DISCOVER the amazing true story in the first-ever documentary of the Morro Bay Abalone Fishery.
See rare 1950s era long-lost film footage of underwater hard-hat abalone diving in “Morro Bay – ‘Once’ the Abalone Capital of the World.”
From the early Chinese and Japanese divers, to the local pioneering families, experience what made Morro Bay the abalone capital of the world just a generation or two ago.
In a fabulous stroke of luck, Morro Bay’s golden age of abalone was captured in photos and film by a farm boy from Iowa, who came to Morro Bay following his California dream. He became an abalone diver and photographer. Glen Bickford caught on film the good times for divers, when abundant abalone covered the underwater reefs.
From the early 1900s to 1962, according to the State Fish and Game Department, over 110 million pounds of abalone were landed in Morro Bay. That’s about 2 million pounds per year.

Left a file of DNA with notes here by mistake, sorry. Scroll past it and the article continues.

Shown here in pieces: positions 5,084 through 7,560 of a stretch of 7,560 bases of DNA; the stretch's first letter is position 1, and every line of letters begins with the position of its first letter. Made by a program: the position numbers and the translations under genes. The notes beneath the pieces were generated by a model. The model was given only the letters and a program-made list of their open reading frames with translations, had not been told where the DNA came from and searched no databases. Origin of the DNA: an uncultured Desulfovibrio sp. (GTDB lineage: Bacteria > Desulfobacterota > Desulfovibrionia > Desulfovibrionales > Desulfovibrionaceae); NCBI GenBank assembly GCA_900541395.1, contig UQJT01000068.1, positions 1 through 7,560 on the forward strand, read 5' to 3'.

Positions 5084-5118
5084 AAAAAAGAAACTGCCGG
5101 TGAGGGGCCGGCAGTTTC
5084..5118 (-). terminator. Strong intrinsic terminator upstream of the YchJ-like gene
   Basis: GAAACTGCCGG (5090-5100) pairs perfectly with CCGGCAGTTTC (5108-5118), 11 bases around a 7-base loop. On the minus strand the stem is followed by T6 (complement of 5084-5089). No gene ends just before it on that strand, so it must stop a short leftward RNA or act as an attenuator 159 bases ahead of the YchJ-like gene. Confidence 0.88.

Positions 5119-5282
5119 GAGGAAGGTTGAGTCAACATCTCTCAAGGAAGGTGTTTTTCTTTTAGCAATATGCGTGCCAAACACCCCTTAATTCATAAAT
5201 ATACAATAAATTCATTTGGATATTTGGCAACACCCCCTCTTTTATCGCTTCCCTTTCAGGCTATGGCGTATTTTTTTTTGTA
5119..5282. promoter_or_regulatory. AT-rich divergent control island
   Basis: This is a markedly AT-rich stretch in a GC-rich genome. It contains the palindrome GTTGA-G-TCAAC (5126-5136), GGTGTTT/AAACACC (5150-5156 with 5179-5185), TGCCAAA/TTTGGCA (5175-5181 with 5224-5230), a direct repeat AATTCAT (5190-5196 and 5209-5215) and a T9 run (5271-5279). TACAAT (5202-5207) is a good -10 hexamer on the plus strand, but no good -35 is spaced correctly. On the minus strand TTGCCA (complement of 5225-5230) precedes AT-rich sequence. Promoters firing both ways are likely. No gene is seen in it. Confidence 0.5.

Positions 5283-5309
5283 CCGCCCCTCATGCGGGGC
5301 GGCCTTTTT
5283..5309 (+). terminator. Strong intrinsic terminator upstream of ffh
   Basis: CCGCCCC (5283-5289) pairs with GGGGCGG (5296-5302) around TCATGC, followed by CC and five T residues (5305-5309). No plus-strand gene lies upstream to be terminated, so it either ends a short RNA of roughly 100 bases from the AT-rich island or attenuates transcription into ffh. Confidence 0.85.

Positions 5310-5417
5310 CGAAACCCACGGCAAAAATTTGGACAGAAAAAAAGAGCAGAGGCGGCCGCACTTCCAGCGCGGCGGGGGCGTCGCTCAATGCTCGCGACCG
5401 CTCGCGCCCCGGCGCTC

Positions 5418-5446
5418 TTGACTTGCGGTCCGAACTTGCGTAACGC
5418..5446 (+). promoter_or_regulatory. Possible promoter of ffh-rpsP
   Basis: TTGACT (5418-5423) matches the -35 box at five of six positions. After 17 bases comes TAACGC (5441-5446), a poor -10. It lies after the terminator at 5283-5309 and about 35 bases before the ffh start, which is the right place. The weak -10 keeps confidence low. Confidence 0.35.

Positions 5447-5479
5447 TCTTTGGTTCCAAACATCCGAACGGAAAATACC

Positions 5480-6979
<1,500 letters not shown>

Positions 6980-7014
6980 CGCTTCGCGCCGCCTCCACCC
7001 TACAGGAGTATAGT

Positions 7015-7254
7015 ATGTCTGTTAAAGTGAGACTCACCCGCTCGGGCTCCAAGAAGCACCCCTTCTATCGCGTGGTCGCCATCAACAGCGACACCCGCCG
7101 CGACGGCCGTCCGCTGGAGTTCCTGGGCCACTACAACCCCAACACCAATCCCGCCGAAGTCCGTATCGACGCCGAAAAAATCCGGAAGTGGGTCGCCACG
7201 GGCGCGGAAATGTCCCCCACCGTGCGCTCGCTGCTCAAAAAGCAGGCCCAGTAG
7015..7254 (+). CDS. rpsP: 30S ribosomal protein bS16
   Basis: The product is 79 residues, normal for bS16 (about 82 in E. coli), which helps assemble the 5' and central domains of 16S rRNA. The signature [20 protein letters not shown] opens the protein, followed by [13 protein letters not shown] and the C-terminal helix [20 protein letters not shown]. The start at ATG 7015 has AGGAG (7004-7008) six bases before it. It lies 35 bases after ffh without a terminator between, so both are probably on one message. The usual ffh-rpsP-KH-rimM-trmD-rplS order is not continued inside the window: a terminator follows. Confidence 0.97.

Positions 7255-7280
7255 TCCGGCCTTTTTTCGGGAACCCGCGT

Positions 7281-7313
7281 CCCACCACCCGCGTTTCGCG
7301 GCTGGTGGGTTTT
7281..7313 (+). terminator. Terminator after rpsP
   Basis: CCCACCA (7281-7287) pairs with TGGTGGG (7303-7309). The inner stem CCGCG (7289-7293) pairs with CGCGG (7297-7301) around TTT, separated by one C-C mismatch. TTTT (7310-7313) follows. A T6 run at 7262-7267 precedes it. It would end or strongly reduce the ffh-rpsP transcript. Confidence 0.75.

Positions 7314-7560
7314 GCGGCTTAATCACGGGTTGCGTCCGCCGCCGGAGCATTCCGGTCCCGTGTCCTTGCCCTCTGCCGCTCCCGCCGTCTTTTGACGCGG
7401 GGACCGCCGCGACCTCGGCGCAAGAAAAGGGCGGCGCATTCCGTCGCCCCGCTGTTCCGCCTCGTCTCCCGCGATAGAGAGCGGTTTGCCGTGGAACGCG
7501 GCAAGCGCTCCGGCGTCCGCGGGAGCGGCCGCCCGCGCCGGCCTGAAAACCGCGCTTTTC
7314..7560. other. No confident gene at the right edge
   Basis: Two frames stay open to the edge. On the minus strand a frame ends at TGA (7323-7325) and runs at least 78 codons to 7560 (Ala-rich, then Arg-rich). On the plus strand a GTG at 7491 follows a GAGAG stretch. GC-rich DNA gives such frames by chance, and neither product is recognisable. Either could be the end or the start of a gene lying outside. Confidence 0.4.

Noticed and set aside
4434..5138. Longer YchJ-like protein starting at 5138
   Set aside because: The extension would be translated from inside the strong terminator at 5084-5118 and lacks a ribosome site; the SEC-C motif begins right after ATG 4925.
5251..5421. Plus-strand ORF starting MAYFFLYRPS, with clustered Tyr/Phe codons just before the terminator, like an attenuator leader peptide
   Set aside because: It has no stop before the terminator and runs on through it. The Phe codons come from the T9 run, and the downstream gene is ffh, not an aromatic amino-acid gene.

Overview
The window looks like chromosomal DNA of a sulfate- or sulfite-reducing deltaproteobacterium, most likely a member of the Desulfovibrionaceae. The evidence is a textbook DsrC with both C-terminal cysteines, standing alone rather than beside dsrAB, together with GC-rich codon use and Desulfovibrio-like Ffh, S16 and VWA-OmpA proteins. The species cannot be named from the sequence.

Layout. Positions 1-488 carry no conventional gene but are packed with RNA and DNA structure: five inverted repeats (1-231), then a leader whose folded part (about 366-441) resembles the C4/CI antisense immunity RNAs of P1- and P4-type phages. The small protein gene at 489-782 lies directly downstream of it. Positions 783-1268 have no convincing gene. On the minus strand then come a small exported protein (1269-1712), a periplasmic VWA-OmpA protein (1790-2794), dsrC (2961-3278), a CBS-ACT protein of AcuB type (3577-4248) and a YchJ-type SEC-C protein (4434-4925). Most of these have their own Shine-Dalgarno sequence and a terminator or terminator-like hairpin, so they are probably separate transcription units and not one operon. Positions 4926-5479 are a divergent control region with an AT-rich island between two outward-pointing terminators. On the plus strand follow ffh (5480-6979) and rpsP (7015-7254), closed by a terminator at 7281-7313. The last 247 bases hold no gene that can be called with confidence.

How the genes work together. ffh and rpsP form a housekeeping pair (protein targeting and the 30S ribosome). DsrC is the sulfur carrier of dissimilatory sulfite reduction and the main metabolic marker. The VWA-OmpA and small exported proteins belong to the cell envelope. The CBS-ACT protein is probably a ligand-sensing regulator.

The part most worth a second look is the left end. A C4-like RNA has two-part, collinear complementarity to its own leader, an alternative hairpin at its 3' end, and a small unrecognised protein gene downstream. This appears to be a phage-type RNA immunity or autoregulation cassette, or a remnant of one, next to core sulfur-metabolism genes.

Abalone uplifted the local economy. At a time when there was little industry in Morro Bay, the abalone fishery gave many locals a way to earn a good living.
The waterfront buzzed with abalone boats and divers.
Around town, the steady beat of abalone steaks being pounded was heard from many family-owned processing shops.
Abalone was on the menu at seafood restaurants. Fried breaded abalone steak was a common local dinner.
See Morro Bay’s rich abalone history in the Morro Bay Maritime Museum’s one-of-a-kind new history documentary.
"A masterpiece. . . a wonderful gift to Morro Bay."
– Jeremiah O’Brien/VP of Morro Bay Commercial Fishermen’s Organization
"WOW. Great. . . brought tears to my eyes."
– Mike Radon/2nd Generation Diver/boat builder
"A treasure. . . a real eye-opener."
– Jay Bloomquist/Diver
"Excellent. . . a winner!"
– Steve Rebuck/MB Abalone historian & advocate